1) When a doc performing an exam and ultrasound of your boy’s belly says, “Wow, you weren’t kidding about his constipation issue, were you?” it’s not a good thing. New medication added, follow up with gastroenterologist TBD. See you soon Dr. Fyda and/or Emergency Department. Poop Gate 2012 is clearly underway!
2) Insurance paperwork, appeals procedures for Medicaid applications, and Bureau for Children with Medical Handicaps are a full-time job. Plus some. Thankfully, I have Noelle at the NeuroDevelopmental Science Center to help me with all of Baby Jude’s paperwork. See, I told you, Akron Children’s Hospital is the best.
3) Receiving your very precocious daughter’s kindergarten acceptance letter in the mail (after some school speculation that she might be a little too chatty to make the cut) is more exciting than receiving the Publisher’s Clearing House Sweepstakes’ big check. At least I think so. Granted, I have never won the sweepstakes. But I’ll take the kindergarten win. Though, I still could use the big check.
4) The Rubber band Effect – it’s what Baby Jude’s very smart early intervention specialist calls the backslide in his development. For what feels like a long time, Baby Jude was a ROCK STAR. He was catching up on his gross motor, fine motor and visual skills faster than you can say jack rabbit.
Expressive language disorder? What’s that? Baby Jude was gaining words by the day. Then we hit a plateau. I had heard and read the term before – he is leveling off. Maybe his brain can only take so much. Maybe he is tired of all the hard work. Maybe he needs a break from all of his awesomeness.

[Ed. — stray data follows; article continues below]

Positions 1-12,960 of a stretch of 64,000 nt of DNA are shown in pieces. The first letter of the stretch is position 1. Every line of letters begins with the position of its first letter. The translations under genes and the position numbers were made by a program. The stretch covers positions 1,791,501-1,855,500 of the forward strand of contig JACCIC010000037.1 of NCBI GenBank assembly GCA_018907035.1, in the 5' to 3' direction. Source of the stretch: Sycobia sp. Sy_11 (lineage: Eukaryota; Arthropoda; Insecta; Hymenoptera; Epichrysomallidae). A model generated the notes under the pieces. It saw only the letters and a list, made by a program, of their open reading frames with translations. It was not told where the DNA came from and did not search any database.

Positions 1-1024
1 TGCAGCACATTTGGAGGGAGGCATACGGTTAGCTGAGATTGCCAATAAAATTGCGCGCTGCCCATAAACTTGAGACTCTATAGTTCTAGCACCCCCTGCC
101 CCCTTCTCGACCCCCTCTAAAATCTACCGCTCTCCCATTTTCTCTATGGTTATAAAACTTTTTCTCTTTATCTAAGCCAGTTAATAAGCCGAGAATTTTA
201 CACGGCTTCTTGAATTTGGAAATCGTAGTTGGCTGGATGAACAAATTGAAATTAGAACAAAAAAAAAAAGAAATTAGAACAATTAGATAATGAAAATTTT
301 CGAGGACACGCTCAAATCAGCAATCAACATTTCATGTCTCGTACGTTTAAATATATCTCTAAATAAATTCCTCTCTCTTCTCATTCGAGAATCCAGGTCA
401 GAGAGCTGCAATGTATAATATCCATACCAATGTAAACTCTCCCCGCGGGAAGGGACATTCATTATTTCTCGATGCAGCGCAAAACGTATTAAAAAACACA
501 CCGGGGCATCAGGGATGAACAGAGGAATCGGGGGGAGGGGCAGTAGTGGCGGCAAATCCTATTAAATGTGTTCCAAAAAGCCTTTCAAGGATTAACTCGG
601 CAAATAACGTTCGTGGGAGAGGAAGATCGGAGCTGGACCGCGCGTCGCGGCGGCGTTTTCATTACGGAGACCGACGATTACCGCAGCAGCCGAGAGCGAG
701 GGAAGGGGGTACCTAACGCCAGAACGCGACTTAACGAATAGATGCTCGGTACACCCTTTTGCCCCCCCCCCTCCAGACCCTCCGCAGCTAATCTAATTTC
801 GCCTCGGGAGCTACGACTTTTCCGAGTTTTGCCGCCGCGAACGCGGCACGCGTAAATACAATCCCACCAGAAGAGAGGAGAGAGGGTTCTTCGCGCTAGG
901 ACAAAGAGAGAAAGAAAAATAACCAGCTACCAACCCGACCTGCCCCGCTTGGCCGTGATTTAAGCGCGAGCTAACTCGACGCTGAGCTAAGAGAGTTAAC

Jude’s Summit DD/Cleveland Sight Center team and I met to discuss. It’s clear he is struggling. His SPD (sensory processing disorder) seems to be more prevalent, his transitions in the classroom are more difficult, his body tremors have increased, and his seizure like activity is markedly up. We all agree that we have noted it, and so has his therapy team at Akron Children’s.
Hence, the Rubber band Effect. Rubber bands can only stretch so far before they snap back into original form or break. Baby Jude didn’t allow himself to break. He slowed himself down and snapped back into some old habits. He needs to rest his personal rubber band and regroup.
His Akron Children’s team, Summit DD team, Help Me Grow Tim and Cleveland Sight Center Brenda and I will all be waiting when he is ready to get back at it.
5) Watching your child struggle gives you wrinkles. I am 37 years old and feel 67. When Baby Jude has an “off day” or is terribly shaky or chokes a bit, I swear I age at least 6 months. There should be a Congressional Act that supports the unadulterated and free use of Botox, hair dye and any other anti-aging serum that is on the market for parents with kids with disabilities and special needs. I’m kidding. Kind of.
6) There is a family plan for all of us. I am thoroughly convinced that when God, the universe, Mother Nature or whomever you believe in builds your family and knows that one child will have a challenge or two, they instill a certain level of understanding, maturity and patience in the sibling of your challenged child.